If the fire alarm operates everybody will know there may be fire in the premises and can evacuate if the think it is necessary but you need to provide advice to all the residents on the action they should take in the event of the fire alarm operating, which should include your procedure for checking for a fire and silencing the alarm if it is a false alarm. This is an important procedure because of the action the fire and rescue service (FRS) may take in the event of to many unwanted false alarms.

Disabling detector heads is a serious matter but I can see your reasons and it is very important that you arrange with the FA maintenance company an emergency call out agreement which should be on a 24/7 with the engineer attending within 8 hours, in the event of a detector developing a serious fault. In the event of an unoccupied flat there is not much you can do unless you can arrange a key holder but an important point is that the rest of the occupants will be safe and your procedure seems acceptable.

If a particular sensor keeps on giving unwanted false alarms it is very important it is sorted out and in most situations there is an answer, multi sensor detector heads, relocating the detector head for example and others.

Have you run your procedures with the Fire Risk Assessor or the FRS

Check out http://www.firesafe.org.uk/regulatory-reform-fire-safety-order-2005/



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Guest Ian C

Hello Tom, thank you for the comprehensive reply. The company our current service contract is with don't seem willing to offer a better more robust solution to the false alarms, it is speculating but I get the feeling they don't really want us to be calling them less often as each call out usually comes with a hefty bill. I am just in the process of reviewing the alarm service contract to find a company that is more local to us, we are quite remote but the contract is currently with a company that makes a 3hr round trip each visit and I am sure that we could find someone more local. Is there such a thing as a list of local approved engineers available or should I just go to google.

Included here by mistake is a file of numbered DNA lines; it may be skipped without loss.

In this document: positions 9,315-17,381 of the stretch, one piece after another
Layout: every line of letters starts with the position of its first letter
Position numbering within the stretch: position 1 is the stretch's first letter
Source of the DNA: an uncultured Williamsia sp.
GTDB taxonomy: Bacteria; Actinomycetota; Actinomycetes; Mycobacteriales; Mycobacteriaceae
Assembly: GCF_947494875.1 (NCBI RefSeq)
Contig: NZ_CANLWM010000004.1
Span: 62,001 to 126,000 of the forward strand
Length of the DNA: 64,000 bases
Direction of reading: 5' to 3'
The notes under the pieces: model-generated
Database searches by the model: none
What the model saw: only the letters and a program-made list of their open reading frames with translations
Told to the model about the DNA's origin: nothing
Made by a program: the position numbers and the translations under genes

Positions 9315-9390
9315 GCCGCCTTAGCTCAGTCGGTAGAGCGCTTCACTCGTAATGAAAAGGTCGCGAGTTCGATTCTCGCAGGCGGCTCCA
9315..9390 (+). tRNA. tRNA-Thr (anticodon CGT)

The procedure hasn't gone by anybody other than on this forum yet, I'm not sure weather it would be better to approach the original fire risk assessor again or as one of the directors has suggested the county fire risk assessor, although I have reservations bringing in someone new as although I'm sure all involved in fire risk are singing from the same hymn sheet so to speak, that there is an amount of personal opinion on the best way forward and I don't want to receive advice conflicting with what we have already had as it will make the path forward less clear.

again thank you for the advice so far


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Getting a competent fire risk assessor and/or fire alarm engineering company is like employing any other outside help, it is fraught with disaster. Employing a fire risk assessor you need to study http://www.london-fire.gov.uk/selecting-a-risk-assessor.asp and a fire alarm specialist go to http://bafe.org.uk/schemes/ but unfortunately this is not a qurantee. Try http://www.fia.uk.com/ they may be of some assistance.

You should employ your own business rules, you would use employing any outside contractors